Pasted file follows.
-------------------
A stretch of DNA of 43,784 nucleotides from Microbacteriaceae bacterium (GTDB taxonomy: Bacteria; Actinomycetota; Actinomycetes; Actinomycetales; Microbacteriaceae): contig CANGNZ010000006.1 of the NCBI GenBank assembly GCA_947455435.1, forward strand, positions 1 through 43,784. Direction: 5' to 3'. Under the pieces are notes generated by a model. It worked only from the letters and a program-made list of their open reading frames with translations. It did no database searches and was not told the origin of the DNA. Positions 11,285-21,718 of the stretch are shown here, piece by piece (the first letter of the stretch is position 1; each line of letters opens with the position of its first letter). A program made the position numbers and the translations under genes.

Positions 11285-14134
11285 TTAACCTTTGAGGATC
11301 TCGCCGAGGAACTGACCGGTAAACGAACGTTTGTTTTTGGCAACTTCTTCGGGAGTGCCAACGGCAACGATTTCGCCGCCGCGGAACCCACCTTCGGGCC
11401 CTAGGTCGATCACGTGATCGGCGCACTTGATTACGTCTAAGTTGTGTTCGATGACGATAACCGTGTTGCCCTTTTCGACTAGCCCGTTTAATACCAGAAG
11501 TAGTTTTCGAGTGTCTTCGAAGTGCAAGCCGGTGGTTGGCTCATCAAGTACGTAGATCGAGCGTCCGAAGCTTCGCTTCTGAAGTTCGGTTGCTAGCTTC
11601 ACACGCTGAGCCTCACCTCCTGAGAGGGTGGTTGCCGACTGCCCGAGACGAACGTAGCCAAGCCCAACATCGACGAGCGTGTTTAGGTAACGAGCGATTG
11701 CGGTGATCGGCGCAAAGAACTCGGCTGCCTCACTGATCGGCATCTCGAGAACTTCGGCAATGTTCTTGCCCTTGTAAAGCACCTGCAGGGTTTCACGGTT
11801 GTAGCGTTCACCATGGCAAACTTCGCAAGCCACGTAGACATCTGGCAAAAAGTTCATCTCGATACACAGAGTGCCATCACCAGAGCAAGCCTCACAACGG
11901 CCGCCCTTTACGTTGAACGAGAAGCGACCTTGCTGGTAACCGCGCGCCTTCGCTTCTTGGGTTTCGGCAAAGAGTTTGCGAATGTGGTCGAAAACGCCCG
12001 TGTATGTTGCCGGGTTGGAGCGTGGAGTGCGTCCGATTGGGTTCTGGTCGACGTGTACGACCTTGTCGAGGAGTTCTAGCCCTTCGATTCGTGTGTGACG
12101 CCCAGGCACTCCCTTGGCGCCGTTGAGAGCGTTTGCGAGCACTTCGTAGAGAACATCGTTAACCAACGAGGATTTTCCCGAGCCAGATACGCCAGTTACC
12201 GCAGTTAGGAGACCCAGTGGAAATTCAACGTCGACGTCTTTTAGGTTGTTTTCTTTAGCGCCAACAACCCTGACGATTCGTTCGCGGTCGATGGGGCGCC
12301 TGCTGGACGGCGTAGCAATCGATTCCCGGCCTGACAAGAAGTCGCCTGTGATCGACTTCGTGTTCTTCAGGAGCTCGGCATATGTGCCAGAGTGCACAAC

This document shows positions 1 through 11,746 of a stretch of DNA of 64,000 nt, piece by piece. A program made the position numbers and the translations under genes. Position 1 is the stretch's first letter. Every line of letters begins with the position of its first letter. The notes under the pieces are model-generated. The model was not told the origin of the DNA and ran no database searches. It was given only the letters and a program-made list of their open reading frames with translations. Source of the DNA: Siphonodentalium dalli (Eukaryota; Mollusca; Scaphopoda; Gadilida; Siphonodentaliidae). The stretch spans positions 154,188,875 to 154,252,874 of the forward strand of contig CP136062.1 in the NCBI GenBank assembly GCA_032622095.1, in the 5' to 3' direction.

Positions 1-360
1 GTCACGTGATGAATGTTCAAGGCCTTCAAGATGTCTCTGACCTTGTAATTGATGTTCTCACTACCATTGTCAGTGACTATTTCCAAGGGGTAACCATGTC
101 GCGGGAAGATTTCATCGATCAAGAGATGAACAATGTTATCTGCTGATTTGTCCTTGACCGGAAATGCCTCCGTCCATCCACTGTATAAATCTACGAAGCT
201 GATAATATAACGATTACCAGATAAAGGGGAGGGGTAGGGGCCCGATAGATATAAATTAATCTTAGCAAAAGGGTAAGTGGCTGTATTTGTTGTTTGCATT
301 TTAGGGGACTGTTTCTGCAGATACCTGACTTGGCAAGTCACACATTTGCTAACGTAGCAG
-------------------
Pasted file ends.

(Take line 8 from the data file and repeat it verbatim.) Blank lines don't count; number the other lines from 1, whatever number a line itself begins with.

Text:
11701 CGGTGATCGGCGCAAAGAACTCGGCTGCCTCACTGATCGGCATCTCGAGAACTTCGGCAATGTTCTTGCCCTTGTAAAGCACCTGCAGGGTTTCACGGTT